The Tennessee Valley Corridor summit this year will be in Chattanooga June 4-5 at UTC. Participants must register by Friday at www.tennvalleycorridor.org
To drive from the Pacific coast in Monterey to Berkeley in California takes about three hours, but the entire trip is within the famed Silicon Valley - arguably America's most fertile territory for tech startup businesses.
Within the same three hours, you can also drive from Huntsville, Ala., through Chattanooga to Oak Ridge, Tenn., along what backers of the Tennessee Valley Corridor see as one of America's most promising regions for new technology businesses.
"We don't always consider the area from Huntsville to Oak Ridge as one region, but we have tremendous opportunities along this corridor to work with one another and capitalize on the tremendous research and development being done by the military, by NASA and by the Department of Energy," John Morris, president of Tech 20/20 in Oak Ridge and a member of the board for the Tennessee Valley Corridor Inc., said Tuesday.
Next month, more than 300 leaders from the region will gather in Chattanooga to encourage greater interaction and development along the Tennessee Valley Corridor. The 2014 summit is set at the University of Tennessee at Chattanooga on June4-5, the first time the Corridor's annual meeting will be on a college campus in the Corridor's 19-year history.
The federal government pumps more than $25 billion a year into the Oak Ridge National Laboratory and Y-12 weapons facility in Oak Ridge, the Marshal Space Flight Center Institute and Redstone Arsenal in Huntsville, Ala.., and the Arnold Engineering Development Center in Tullahoma, Tenn.
U.S. Rep. Chuck Fleischmann, R-Tenn., said his hometown of Chattanooga is poised to benefit from these nearby government-funded research facilities, both in doing business at the federal complexes and in creating businesses from their R&D.
It's a vision first touted by then Gov. Lamar Alexander, R-Tenn., in the 1980s and championed in the 1990s by then U.S. Rep. Zach Wamp, R-Tenn., who worked to create the Tennessee Valley Corridor as a nonprofit regional development agency with a series of summit meetings.
In 2004, the Tennessee Valley Corridor and the Research Triangle Partnership in Raleigh, N.C. were both selected and honored by the U.S. Department of Commerce's Economic Development Administration as the top regional economic development organizations in the country for enhancing regional competitiveness.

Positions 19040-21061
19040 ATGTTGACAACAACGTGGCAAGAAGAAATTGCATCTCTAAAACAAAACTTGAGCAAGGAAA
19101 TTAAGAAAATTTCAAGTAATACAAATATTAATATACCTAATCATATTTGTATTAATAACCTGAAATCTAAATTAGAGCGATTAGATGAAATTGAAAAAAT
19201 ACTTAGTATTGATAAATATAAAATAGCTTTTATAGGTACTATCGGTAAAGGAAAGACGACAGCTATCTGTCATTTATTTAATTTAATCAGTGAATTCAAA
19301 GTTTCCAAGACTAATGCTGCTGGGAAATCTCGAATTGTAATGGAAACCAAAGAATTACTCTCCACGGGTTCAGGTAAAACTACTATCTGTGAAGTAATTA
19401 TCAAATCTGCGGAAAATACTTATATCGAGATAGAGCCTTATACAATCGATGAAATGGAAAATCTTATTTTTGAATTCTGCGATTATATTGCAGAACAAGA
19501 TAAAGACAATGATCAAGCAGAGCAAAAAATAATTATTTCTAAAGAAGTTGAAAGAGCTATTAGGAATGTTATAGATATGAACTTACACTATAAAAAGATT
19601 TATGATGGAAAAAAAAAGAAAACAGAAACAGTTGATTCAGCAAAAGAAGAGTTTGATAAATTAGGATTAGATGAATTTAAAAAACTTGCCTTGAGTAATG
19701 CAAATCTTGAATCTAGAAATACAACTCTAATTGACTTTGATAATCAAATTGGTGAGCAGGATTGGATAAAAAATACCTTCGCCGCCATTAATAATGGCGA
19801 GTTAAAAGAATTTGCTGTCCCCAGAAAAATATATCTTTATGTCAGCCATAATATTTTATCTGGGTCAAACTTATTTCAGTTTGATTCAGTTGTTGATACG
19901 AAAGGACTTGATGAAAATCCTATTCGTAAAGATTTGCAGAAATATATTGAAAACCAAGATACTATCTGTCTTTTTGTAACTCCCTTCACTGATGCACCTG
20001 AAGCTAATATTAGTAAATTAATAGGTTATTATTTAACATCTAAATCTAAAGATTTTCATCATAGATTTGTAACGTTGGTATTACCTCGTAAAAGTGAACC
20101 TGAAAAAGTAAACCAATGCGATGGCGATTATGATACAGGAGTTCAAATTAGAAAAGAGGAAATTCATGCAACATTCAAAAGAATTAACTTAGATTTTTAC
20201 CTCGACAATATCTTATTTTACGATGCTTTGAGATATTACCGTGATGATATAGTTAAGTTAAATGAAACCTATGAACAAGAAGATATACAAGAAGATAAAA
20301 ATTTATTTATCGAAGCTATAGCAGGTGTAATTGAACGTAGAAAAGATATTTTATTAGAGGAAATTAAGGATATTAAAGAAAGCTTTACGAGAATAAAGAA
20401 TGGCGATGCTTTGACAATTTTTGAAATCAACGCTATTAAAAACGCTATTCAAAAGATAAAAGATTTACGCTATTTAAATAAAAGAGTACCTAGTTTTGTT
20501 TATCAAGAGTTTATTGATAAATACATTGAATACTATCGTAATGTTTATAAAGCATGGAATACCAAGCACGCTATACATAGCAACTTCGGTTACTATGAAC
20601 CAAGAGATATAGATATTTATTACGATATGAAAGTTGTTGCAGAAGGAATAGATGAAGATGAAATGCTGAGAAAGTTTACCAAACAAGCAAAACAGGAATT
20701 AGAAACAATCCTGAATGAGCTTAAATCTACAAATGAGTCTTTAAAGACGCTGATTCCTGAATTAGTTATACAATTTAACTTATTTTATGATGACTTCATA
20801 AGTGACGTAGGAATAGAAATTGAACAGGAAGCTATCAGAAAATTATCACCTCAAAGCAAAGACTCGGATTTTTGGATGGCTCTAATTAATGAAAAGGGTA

For this year's summit, Fleischmann and UTC Chancellor Steve Angle invited leaders of the Corridor to UTC.
"In many ways Chattanooga is the heart of the TVC (Tennessee Valley Corridor) and it's our goal at UTC to become the heartbeat that helps drive our community to even greater partnerships in the Valley region," Angle said.
This year's annual gathering will focus upon a new community college consortium to upgrade worker skills in the region and a new venture development consortium, including entrepreneur-assistance programs such as Tech 20/20 in Oak Ridge, the CoLab in Chattanooga and BizTech in Huntsville.
The event will also feature one of the first appearances in the region by Frank G. Klotz, who was sworn into office last month as the Department of Energy's new Undersecretary for Nuclear Security and NNSA Administrator. He oversees much of the military and nuclear research done in Oak Ridge.
"The corridor summit is really an opportunity for people from each of these markets to come together, to learn from one another and maybe to jointly do projects together that benefit the entire region," Morris said.
Contact Dave Flessner at email@example.com or at 757-6340.